EU's TTIP trade deal in doubt

A European Commission spokesman said “the ball is still rolling” a day after Germany’s economy minister said the talks had “de facto failed.”

EU's TTIP trade deal in doubt

World Bulletin / News Desk

The European Commission Monday insisted talks on a huge US free trade agreement were on track, rejecting German claims that irreconcilable differences had left the deal dead in the water.

"The ball is rolling right now. The Commission is making steady progress," Commission spokesman Margaritis Schinas said when asked about comments by German Vice Chancellor and Economy Minister Sigmar Gabriel that the talks had "failed".

"Talks are now indeed entering a crucial stage but ... provided the conditions are right, the Commission stands ready to close this deal by the end of the year," Schinas told a regular press briefing.

The EU and US began work on the Transatlantic Trade and Investment Partnership (TTIP) in 2013, aiming to create the world's largest free trade area by the time President Barack Obama leaves office in January next year.

But the talks have got bogged down amid widespread suspicion in the 28-nation EU that a deal would undercut the bloc's standards in key areas such as health and welfare.

As the US presidential vote nears and with the French and Germans heading to the polls in 2017, Gabriel is only the latest high-ranking European to cast doubt on a swift deal.

France's Prime Minister Manuel Valls has said it would be "impossible" for the two sides to conclude negotiations on a trade deal by the end of 2016.

 'Dancing on eggshells'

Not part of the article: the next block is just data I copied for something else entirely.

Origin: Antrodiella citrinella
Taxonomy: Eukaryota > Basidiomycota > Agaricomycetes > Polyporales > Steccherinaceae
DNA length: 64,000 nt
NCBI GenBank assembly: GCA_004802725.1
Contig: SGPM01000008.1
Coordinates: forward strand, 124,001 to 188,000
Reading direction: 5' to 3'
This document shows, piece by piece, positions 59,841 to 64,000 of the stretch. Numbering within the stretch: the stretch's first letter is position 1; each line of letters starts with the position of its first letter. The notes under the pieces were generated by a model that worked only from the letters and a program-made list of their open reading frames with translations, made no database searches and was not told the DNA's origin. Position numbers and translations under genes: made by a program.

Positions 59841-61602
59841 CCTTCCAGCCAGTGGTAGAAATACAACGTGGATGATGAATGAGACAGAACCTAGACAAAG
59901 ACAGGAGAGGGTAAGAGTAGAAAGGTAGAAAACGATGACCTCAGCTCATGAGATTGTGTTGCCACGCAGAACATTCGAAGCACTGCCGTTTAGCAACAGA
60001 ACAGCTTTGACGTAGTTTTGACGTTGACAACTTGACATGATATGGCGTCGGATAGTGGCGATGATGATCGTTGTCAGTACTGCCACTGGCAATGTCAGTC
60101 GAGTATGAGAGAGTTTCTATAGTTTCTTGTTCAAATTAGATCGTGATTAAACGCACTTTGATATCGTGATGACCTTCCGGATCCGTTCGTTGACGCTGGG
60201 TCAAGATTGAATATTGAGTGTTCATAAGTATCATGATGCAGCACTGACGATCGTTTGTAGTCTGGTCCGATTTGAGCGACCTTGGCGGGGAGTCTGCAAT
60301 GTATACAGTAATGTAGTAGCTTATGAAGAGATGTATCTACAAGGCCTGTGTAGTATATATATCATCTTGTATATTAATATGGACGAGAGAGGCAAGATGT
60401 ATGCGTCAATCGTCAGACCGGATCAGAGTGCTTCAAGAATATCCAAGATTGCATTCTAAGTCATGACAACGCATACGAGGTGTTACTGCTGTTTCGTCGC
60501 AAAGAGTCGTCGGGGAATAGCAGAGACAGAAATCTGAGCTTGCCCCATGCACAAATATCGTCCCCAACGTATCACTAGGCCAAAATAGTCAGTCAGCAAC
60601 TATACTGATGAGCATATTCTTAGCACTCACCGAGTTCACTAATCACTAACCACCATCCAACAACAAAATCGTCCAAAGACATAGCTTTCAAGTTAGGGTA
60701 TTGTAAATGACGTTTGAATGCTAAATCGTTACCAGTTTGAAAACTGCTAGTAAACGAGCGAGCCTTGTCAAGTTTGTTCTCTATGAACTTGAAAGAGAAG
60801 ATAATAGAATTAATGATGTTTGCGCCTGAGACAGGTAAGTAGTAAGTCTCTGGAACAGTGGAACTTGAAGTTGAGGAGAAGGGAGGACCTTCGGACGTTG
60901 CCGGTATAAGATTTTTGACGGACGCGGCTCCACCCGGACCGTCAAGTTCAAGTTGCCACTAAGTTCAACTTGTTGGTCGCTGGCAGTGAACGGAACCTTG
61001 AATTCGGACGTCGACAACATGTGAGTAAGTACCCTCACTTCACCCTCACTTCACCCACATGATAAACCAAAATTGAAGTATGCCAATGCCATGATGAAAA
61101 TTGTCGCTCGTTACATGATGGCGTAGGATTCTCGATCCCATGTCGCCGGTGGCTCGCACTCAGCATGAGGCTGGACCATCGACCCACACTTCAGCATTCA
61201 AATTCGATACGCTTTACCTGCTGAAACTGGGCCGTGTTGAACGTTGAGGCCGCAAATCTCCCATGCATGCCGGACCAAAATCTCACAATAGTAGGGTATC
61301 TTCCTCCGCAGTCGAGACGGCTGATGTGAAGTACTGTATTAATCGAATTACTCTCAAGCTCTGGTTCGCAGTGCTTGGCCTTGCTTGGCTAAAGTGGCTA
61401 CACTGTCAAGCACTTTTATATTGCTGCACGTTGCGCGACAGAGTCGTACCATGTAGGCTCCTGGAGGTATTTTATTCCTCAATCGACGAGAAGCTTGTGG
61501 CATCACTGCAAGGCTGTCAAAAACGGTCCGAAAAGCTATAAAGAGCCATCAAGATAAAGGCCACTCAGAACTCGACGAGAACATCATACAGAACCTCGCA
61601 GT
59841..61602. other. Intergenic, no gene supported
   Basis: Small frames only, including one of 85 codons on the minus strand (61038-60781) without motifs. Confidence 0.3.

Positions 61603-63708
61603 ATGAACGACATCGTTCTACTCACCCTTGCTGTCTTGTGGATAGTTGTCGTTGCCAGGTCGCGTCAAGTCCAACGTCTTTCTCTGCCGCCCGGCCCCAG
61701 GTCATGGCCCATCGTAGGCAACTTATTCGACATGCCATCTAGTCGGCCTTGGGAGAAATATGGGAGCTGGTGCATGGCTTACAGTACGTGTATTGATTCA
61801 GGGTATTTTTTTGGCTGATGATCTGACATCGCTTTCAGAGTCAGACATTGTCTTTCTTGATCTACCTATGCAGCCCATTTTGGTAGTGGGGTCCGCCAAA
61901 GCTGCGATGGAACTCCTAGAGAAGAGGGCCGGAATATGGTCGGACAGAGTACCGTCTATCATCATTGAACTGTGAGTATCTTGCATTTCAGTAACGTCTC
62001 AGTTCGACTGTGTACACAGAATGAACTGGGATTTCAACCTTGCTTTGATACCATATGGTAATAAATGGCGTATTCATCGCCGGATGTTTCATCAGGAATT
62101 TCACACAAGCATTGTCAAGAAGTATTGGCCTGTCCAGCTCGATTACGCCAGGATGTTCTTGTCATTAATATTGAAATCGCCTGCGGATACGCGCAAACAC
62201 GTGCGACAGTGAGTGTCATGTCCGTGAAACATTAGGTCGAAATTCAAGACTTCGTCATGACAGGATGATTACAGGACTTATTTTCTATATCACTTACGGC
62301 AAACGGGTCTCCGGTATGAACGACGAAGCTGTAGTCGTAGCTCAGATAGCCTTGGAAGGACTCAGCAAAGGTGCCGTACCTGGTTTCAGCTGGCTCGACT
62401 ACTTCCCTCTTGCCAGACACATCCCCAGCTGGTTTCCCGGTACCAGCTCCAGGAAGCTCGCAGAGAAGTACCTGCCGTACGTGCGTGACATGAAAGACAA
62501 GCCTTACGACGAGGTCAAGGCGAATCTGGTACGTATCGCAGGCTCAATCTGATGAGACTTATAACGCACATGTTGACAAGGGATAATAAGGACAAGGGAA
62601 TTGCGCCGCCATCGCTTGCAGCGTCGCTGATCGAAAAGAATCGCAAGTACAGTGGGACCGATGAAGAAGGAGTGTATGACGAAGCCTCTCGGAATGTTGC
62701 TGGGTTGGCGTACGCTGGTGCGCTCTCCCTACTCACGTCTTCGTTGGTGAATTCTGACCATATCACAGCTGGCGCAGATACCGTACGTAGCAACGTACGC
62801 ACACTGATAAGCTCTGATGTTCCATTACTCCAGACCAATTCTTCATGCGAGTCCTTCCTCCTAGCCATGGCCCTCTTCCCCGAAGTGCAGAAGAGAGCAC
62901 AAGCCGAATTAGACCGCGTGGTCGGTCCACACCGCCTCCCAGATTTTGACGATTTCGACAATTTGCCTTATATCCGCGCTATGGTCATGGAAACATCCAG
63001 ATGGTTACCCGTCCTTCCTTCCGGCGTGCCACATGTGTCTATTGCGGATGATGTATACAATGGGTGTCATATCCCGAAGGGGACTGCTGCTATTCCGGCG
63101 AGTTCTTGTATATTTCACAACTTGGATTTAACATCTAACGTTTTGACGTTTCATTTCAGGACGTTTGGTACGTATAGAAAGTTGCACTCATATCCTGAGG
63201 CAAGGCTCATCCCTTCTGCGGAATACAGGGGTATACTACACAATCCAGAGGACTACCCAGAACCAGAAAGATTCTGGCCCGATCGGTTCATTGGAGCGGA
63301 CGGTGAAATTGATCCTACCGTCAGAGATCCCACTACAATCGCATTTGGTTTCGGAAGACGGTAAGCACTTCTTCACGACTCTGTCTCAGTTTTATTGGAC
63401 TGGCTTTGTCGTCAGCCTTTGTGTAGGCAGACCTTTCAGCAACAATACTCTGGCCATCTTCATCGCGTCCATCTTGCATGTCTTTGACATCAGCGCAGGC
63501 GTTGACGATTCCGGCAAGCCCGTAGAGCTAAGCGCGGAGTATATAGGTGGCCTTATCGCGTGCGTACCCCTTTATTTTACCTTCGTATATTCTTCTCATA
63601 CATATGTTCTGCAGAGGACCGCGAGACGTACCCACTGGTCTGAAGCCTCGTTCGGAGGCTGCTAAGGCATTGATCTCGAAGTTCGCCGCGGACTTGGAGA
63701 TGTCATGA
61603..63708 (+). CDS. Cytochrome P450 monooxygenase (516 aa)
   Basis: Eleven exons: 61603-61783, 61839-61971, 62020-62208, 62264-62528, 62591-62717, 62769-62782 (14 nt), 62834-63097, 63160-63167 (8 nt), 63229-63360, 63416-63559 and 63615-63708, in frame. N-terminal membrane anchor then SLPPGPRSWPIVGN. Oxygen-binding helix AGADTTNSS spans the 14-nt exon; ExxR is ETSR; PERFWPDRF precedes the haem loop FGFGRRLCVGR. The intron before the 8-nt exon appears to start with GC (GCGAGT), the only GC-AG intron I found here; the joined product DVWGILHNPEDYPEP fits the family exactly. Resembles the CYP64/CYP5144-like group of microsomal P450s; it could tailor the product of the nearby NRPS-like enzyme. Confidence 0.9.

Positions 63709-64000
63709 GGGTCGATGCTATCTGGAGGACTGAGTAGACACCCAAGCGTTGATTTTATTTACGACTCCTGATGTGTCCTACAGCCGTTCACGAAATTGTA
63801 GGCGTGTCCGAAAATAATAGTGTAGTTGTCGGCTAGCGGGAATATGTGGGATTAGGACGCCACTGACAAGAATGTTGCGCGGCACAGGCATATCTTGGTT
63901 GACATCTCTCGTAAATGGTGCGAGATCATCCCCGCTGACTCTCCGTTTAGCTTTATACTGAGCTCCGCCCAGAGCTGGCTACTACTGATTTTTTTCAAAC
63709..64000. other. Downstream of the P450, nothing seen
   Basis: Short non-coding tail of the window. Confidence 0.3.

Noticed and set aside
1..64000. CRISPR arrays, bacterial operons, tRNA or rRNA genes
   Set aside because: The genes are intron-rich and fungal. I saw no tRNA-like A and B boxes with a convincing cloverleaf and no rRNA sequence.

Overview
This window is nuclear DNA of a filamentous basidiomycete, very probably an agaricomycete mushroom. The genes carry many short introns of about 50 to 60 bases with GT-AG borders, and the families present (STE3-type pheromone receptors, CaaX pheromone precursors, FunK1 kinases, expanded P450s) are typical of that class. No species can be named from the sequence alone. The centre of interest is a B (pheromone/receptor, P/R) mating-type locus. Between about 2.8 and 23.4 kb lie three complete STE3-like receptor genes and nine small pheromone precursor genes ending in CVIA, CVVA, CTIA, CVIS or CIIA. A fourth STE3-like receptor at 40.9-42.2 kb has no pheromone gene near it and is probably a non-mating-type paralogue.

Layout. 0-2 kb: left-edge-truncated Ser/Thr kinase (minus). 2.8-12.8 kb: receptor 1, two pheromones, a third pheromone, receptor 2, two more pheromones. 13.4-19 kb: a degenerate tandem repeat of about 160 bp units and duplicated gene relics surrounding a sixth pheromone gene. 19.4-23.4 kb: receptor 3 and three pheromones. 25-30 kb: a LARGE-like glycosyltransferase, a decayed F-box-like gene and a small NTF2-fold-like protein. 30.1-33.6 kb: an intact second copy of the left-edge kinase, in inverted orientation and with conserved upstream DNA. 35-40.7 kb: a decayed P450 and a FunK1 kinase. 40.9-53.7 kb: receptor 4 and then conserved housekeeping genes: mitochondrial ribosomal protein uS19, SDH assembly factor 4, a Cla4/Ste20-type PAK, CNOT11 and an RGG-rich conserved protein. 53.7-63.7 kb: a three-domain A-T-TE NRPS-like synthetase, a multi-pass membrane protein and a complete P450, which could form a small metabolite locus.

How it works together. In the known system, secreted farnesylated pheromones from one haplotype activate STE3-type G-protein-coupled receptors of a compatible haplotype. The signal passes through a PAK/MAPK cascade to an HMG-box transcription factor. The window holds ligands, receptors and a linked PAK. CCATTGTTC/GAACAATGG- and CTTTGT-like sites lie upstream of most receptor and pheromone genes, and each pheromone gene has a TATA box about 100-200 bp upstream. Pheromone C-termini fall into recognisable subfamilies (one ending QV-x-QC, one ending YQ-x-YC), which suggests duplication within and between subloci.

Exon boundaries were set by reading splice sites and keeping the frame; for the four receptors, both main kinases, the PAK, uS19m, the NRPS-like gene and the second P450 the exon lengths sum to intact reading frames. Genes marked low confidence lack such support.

On Sunday, the vice chancellor told German television that "the talks with the US have de facto failed because we Europeans of course must not succumb to American demands ... Nothing is moving forward."

Germany's governing left-right coalition is divided over TTIP.

The centre-left Social Democratic Party (SPD) led by Gabriel is increasingly sceptical, while Chancellor Angela Merkel and her conservative Christian Democratic Union (CDU) remain largely in favour.

Gabriel is "dancing on eggshells between his roles as Social Democratic Party leader and economy minister," CDU general secretary Peter Tauber said on Monday.

Industry groups also repudiated the SPD leader's words.

"TTIP can't be sacrificed to the election campaign that's beginning," said Matthias Wissmann, head of the powerful German Automotive Industry Association.

Merkel's spokesman Steffen Seibert confirmed the chancellor's continued support for a deal, telling a Berlin press conference that "it's right to keep negotiating".

Keen to disarm TTIP as an electoral weapon, the Commission, the EU's executive arm which conducts all bloc trade negotiations, said a deal would not come at any cost.

Commission President Jean-Claude Juncker has made clear "the Commission will not sacrifice Europe's social health and its data protection standards, nor its cultural diversity on the altar of free trade," spokesman Schinas said.

Asked whether TTIP could go through without support from Germany, the EU's paymaster and largest economy, he said Juncker had won fresh backing for the negotiations from all bloc leaders at a summit in July.

"At the last (summit), precisely because we were entering this difficult and complex stage, President Juncker addressed his counterparts, checking whether there was political backing to conclude the deal by the end of the year," Schinas said.

"We did not feel that there was a lack of support ... we received the mandate to conclude these negotiations."


Güncelleme Tarihi: 30 Ağustos 2016, 09:56